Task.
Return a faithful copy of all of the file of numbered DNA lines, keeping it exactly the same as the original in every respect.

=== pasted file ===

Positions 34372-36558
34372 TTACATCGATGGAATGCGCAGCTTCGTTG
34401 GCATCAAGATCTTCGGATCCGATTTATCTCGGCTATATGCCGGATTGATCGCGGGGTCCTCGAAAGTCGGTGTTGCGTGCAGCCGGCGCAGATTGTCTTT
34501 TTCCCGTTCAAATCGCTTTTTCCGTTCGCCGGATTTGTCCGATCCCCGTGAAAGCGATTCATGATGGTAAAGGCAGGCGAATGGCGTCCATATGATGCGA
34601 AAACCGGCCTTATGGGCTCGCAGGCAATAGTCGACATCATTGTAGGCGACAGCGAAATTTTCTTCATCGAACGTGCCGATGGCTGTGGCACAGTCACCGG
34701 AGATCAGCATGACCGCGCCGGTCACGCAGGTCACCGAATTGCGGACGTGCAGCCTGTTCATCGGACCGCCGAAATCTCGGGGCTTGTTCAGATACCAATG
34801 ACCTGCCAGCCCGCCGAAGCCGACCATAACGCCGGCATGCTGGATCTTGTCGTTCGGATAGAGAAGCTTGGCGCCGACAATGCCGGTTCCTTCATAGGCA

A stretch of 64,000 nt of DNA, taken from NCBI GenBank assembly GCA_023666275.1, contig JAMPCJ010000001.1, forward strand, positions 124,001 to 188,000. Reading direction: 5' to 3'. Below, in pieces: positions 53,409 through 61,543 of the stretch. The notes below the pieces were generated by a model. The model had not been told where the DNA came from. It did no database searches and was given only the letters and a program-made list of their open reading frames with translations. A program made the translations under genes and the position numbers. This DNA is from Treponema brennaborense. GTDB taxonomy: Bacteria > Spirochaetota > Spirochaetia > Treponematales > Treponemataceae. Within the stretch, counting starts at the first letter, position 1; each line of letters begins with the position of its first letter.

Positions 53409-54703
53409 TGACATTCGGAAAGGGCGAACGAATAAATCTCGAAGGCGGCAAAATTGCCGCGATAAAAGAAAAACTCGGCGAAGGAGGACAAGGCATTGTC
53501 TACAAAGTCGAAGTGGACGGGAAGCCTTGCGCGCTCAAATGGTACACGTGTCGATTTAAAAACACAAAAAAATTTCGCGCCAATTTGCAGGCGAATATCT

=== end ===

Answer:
Positions 34372-36558
34372 TTACATCGATGGAATGCGCAGCTTCGTTG
34401 GCATCAAGATCTTCGGATCCGATTTATCTCGGCTATATGCCGGATTGATCGCGGGGTCCTCGAAAGTCGGTGTTGCGTGCAGCCGGCGCAGATTGTCTTT
34501 TTCCCGTTCAAATCGCTTTTTCCGTTCGCCGGATTTGTCCGATCCCCGTGAAAGCGATTCATGATGGTAAAGGCAGGCGAATGGCGTCCATATGATGCGA
34601 AAACCGGCCTTATGGGCTCGCAGGCAATAGTCGACATCATTGTAGGCGACAGCGAAATTTTCTTCATCGAACGTGCCGATGGCTGTGGCACAGTCACCGG
34701 AGATCAGCATGACCGCGCCGGTCACGCAGGTCACCGAATTGCGGACGTGCAGCCTGTTCATCGGACCGCCGAAATCTCGGGGCTTGTTCAGATACCAATG
34801 ACCTGCCAGCCCGCCGAAGCCGACCATAACGCCGGCATGCTGGATCTTGTCGTTCGGATAGAGAAGCTTGGCGCCGACAATGCCGGTTCCTTCATAGGCA

A stretch of 64,000 nt of DNA, taken from NCBI GenBank assembly GCA_023666275.1, contig JAMPCJ010000001.1, forward strand, positions 124,001 to 188,000. Reading direction: 5' to 3'. Below, in pieces: positions 53,409 through 61,543 of the stretch. The notes below the pieces were generated by a model. The model had not been told where the DNA came from. It did no database searches and was given only the letters and a program-made list of their open reading frames with translations. A program made the translations under genes and the position numbers. This DNA is from Treponema brennaborense. GTDB taxonomy: Bacteria > Spirochaetota > Spirochaetia > Treponematales > Treponemataceae. Within the stretch, counting starts at the first letter, position 1; each line of letters begins with the position of its first letter.

Positions 53409-54703
53409 TGACATTCGGAAAGGGCGAACGAATAAATCTCGAAGGCGGCAAAATTGCCGCGATAAAAGAAAAACTCGGCGAAGGAGGACAAGGCATTGTC
53501 TACAAAGTCGAAGTGGACGGGAAGCCTTGCGCGCTCAAATGGTACACGTGTCGATTTAAAAACACAAAAAAATTTCGCGCCAATTTGCAGGCGAATATCT